Case Reports in Emergency Medicine

Case Reports in Emergency Medicine / 2015 / Article

Case Report | Open Access

Volume 2015 |Article ID 134816 |

Tuğba Atmaca Temrel, Alp Şener, Ferhat İçme, Gül Pamukçu Günaydın, Şervan Gökhan, Yavuz Otal, Gülhan Kurtoğlu Çelik, Ayhan Özhasenekler, "Subcutaneous Emphysema, Pneumomediastinum, and Pneumorrhachis after Cocaine Inhalation", Case Reports in Emergency Medicine, vol. 2015, Article ID 134816, 3 pages, 2015.

Subcutaneous Emphysema, Pneumomediastinum, and Pneumorrhachis after Cocaine Inhalation

Academic Editor: Ching H. Loh
Received29 Apr 2015
Revised14 Jun 2015
Accepted15 Jun 2015
Published08 Jul 2015


Introduction. The most prominent complications of cocaine use are adverse effects in the cardiovascular and central nervous systems. Free air in the mediastinum and subcutaneous tissue may be observed less frequently, whereas free air in the spinal canal (pneumorrhachis) is a very rare complication of cocaine abuse. In this report we present a case of pneumorrhachis that developed after cocaine use. Case. A 28-year-old male patient was admitted to the emergency department with shortness of breath, chest pain, and swelling in the neck and face which started four hours after he had sniffed cocaine. On physical examination, subcutaneous crepitations were felt with palpation of the jaw, neck, and upper chest area. Diffuse subcutaneous emphysema, pneumomediastinum, and pneumorrhachis were detected in the computed tomography imaging. The patient was treated conservatively and discharged uneventfully. Discussion. Complications such as pneumothorax, pneumomediastinum, and pneumoperitoneum that are associated with cocaine use may be seen due to increased intrathoracic pressure. The air then may flow into the spinal canal resulting in pneumorrhachis. Emergency physicians should know the possible complications of cocaine use and be prepared for rare complications such as pneumorrhachis.

1. Introduction

Cocaine leads to the most emergency department visits in the USA due to illicit drug use and it is the most frequently abused substance in Europe after cannabis [1]. Cocaine can be consumed in several ways such as smoking (crack) or sniffing or in an intravenous way. The mortality and morbidity associated with cocaine abuse usually occur due to acute cardiovascular or neurological complications [1].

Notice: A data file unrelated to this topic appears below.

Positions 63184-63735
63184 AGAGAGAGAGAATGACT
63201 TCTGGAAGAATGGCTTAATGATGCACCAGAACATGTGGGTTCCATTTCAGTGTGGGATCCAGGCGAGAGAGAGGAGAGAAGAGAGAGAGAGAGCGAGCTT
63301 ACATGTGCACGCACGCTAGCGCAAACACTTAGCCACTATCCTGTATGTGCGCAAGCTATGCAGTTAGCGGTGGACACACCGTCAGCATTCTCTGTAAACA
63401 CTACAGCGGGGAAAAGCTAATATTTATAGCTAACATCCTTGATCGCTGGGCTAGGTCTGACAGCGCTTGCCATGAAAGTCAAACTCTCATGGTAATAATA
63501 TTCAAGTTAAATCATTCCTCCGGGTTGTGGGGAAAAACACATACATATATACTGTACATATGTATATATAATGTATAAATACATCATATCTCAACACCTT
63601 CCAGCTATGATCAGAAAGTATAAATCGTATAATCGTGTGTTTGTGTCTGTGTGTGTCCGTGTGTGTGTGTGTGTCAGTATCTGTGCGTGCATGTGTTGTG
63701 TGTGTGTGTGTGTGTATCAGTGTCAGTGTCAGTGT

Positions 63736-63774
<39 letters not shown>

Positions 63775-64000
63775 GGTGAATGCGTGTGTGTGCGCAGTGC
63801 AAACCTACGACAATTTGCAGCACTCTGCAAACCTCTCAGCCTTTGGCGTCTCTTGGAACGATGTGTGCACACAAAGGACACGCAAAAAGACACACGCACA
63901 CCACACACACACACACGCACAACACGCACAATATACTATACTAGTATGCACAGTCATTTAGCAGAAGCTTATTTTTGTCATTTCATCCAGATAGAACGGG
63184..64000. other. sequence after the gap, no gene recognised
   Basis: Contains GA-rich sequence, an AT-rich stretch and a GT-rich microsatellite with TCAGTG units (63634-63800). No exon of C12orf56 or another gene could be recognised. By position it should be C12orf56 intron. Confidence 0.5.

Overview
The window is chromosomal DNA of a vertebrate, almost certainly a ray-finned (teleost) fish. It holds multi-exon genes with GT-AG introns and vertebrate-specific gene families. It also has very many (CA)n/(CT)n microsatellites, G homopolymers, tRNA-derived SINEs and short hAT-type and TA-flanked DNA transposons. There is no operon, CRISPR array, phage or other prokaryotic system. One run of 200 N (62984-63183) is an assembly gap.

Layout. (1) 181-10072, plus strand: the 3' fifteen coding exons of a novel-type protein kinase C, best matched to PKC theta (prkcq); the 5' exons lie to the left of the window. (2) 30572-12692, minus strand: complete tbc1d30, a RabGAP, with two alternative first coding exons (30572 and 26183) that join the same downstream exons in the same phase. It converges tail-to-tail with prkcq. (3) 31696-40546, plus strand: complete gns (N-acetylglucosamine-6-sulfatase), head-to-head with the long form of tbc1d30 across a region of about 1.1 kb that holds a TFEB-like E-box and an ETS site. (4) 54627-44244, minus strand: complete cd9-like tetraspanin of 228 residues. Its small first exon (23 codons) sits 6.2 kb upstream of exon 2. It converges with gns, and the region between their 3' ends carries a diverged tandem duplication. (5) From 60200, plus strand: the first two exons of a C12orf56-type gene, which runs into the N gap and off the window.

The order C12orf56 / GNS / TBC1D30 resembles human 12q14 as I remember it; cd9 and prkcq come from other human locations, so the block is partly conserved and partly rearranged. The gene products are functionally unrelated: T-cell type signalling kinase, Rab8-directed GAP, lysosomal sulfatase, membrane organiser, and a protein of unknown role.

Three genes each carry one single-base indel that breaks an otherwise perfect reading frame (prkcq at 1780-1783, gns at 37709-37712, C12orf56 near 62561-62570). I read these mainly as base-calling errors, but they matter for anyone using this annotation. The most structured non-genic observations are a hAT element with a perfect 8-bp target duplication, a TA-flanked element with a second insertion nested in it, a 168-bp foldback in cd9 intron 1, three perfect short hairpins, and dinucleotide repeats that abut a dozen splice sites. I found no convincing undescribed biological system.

The complications associated with inhaled cocaine use such as pneumothorax, pneumomediastinum, pneumopericardium, pneumoperitoneum, and pneumorrhachis are thought to occur due to barotrauma caused by increased intrathoracic pressure. Increased intrathoracic pressure is a result of either deep inhalation followed by the prolonged valsalva maneuver that is done by the individuals in order to augment absorption and enhance the desired effect of the drug or cough caused by the sniffed substance [2, 3].

In this paper we presented a case of subcutaneous emphysema, pneumomediastinum, and pneumorrhachis that developed after cocaine use.

2. Case

A 28-year-old male patient was admitted to the emergency department with shortness of breath, chest pain, and swelling in the neck and face which developed four hours after he had sniffed cocaine. The patient had a history of cocaine addiction; there was no history of other diseases, drugs, trauma, recent surgery, or air travel. The vital signs were blood pressure of 150/80 mmHg, pulse of 150 beats/min, body temperature of 37.8°C, and SpO2 of 96%. On his physical examination, the patient was conscious, oriented, and cooperative but seemed agitated; subcutaneous crepitations were palpated in the jaw, neck, and upper chest area; his skin was sweaty. Breath sounds were natural and equal bilaterally on auscultation; on cardiac examination heart sounds were rhythmic and tachycardic; there was no additional heart sound or murmur; no significant lateralized motor findings were detected on neurological examination. Other systemic physical examinations were normal. The electrocardiogram revealed sinus tachycardia. The patient was given 5 mg diazepam intravenously for agitation. The patient’s blood pressure and tachycardia returned to normal, after his agitation declined.

His chest X-ray revealed air in the subcutaneous tissue of the left axilla, the neck, and around the heart (Figure 1).

When computed tomography (CT) imaging of the neck and chest was obtained, diffuse subcutaneous emphysema, pneumomediastinum, and pneumorrhachis were detected; no rib fractures were observed (Figure 2).